Q: I have taken over managing a wood manufacturing operation, but my knowledge about wood, especially moisture content issues, is limited. Can you start me in the right direction?
Here are nine key points.
First and foremost, wood does not shrink or swell in use unless its MC changes. Read this again, as it is so importnat. Wood’s MC changes when the RH around the wood changes. Of course, if the wood is at the wrong MC when first put into use, it will adjust to achieve equilibrium with its environment and therefore may shrink or swell initially quite a bit.
Second, another key point is that the MC of lumber, as well as the shop conditions, should be such that the wood, from lumber to finished goods, will change less than 2 percent MC after drying, in storage, in manufacturing and when put into service.
Third, temperature alone does not cause any significant size change in wood. Heat, however, does causes moisture changes to occur faster. Heat will also lower the humidity of the air and this drier condition can be an issue.
Fourth, the basic relationship between MC and RH is given below, with a third column for the equilibrium moisture content (EMC) which is a property of the air.
0% RH = 0% MC = 0% EMC 
30% RH = 6% MC = 6% EMC 
50% RH = 9% MC = 9% EMC 
65% RH = 12% MC = 12% EMC 
80% RH = 16% MC = 16% EMC 
99% RH = 28% MC (approx.) = 28% EMC (approx.)
Fifth, most heated homes and offices will run 6% EMC in the wintertime or a bit lower. In the summertime, 9% EMC is common. In most of North America, the outside humidity averages 65% RH which is 12% EMC, summer and winter. In coastal locations, 16% EMC outside is common.
Sixth, when air is heated, its RH drops unless moisture is added (that is, the air is humidified). For example, if it is 30 degrees F outside and 100% RH = 28% EMC; snowing or foggy perhaps) and that outside air is brought into a home or office and heated, but not humidified, the following will be seen:
Heated to 40 F will result in 68% RH and 13% EMC. 
Heated to 50 F will result in 47% RH and 9% EMC. 
Heated to 60 F will result in 34% RH and 7% EMC. 
Heated to 70 F will result in 24% RH and 5% EMC.
Note in the above numbers that a home with plants, cooking, bathroom showers and so on will add moisture, increasing the RH and EMC, so these values might be a bit low, but not much. Of course, using a humidifier will increase these values; offices are not humidified too often, although such higher humidity would help keep static off of paper used in high speed copy machines, etc.


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Seventh, because a few pieces, or sometimes more, of purchased wood is often around 8 and 9 percent MC (I suggest 7.5 percent maximum MC) and a shop can run around 5 percent EMC during the wintertime heating system, some folks are tempted to increase the shop air to about 50 percent RH or 9 percent EMC. Indeed this will eliminate most or all moisture related problems in manufacturing, but it actually only postpones the problem until the customer gets the wood in his/her dry home or office. The bottom line: Do not over-humidify a shop. Run the shop at the same humidity that the customer will have.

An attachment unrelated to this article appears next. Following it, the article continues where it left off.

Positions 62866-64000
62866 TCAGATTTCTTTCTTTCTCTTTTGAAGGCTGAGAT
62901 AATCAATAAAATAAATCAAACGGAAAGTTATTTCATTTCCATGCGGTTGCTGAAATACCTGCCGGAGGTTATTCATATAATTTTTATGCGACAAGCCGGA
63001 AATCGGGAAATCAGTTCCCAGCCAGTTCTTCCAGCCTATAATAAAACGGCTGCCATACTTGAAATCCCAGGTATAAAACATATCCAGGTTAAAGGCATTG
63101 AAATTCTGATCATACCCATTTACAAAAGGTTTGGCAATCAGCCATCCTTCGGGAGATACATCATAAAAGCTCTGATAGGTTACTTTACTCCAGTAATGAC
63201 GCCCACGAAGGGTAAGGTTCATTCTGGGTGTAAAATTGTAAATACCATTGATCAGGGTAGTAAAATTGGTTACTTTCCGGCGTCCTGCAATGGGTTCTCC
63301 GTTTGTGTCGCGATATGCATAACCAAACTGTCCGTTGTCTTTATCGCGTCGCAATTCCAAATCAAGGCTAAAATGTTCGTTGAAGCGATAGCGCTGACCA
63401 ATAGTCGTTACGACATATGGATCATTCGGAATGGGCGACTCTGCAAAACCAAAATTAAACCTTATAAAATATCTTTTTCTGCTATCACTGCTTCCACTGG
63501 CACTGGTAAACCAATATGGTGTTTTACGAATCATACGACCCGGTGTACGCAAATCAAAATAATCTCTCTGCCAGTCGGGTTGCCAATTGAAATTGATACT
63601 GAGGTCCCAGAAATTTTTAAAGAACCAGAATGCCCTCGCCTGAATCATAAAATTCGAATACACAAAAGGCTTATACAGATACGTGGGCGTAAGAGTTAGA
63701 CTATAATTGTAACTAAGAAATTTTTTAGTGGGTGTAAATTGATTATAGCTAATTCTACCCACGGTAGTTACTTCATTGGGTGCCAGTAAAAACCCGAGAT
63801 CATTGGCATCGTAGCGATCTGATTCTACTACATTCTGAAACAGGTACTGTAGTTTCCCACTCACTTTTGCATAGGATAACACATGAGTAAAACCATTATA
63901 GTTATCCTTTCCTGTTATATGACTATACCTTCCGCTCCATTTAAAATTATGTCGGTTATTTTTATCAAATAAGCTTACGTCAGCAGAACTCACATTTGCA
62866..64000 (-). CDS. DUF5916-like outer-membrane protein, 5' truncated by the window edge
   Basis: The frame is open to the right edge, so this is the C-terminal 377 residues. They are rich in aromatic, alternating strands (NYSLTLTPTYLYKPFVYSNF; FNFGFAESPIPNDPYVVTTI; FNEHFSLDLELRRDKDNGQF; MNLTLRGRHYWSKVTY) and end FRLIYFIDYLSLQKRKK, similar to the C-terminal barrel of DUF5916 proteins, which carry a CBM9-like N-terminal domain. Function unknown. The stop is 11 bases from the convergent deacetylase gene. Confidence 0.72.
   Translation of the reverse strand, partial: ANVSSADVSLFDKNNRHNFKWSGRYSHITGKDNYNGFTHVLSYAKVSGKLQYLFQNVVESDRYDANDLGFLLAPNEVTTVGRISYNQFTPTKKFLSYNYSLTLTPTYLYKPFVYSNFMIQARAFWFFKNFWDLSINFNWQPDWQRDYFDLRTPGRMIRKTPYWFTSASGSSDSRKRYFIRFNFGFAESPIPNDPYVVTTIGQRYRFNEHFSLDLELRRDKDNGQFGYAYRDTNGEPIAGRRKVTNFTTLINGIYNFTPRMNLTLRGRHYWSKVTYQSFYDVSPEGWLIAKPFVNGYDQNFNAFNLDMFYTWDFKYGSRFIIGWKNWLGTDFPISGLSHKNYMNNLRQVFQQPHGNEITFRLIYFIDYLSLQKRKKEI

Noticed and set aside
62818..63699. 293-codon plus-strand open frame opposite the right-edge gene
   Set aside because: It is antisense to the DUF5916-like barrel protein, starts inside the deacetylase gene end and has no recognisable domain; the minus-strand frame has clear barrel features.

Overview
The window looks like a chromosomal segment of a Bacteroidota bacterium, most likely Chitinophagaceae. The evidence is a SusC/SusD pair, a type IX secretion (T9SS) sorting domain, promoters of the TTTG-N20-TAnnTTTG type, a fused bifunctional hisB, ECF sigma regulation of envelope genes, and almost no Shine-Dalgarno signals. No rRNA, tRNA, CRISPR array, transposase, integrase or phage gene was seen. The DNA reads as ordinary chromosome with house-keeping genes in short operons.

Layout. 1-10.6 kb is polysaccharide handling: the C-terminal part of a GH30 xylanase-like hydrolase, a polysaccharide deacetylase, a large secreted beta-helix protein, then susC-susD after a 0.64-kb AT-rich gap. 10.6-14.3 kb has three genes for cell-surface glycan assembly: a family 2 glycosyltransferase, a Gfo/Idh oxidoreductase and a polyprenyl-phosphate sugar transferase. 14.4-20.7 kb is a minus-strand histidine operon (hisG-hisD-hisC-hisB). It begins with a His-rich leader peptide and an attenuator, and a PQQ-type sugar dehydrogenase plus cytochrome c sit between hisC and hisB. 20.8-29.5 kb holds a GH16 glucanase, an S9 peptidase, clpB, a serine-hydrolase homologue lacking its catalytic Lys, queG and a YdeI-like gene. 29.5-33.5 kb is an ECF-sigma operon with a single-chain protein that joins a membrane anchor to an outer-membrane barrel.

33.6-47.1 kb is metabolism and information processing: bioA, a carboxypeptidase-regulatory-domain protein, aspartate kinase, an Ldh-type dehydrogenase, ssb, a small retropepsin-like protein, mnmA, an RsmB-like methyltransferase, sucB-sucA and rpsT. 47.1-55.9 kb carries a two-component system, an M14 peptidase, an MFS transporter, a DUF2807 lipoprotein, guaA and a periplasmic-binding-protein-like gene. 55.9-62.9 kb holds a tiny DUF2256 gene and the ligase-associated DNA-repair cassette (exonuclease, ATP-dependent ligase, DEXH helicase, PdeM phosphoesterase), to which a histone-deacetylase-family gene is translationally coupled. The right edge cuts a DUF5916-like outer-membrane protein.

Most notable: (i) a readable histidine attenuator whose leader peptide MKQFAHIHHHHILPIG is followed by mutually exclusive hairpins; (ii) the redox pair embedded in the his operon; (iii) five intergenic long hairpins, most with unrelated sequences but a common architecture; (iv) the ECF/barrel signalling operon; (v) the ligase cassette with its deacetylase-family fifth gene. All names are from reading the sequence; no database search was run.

Eighth, checking and recording on paper the MC of wood you are using and the RH of your shop using fairly inexpensive instruments is a prudent thing to do. It provides documentation to prove that you did the right thing regarding MC so that subsequent MC problems are not your fault--assuming you would not use wood that had incorrect MC readings and that you would not keep a shop at the wrong RH or EMC. (Sometimes this approach is called CYA.)
Ninth, once a piece of wood or a wood product is put into a fairly tight container, including wrapped in plastic or into a closed truck or trailer van (that is, liquid water cannot get in and there is little RH exchange with the outside), the MC will not change in transit or storage, regardless of the temperature. For 100 pounds of wood (perhaps 100 BF) to change by 2 percent MC will require the addition or loss of one quart of water...that is a lot of water to be brought into a container by merely exchanging a small amount of air with the outside. It would involve bringing in more than 1,000 cubic feet of humid air and this is just for one 100 pound piece of cabinetry, furniture or flooring. 

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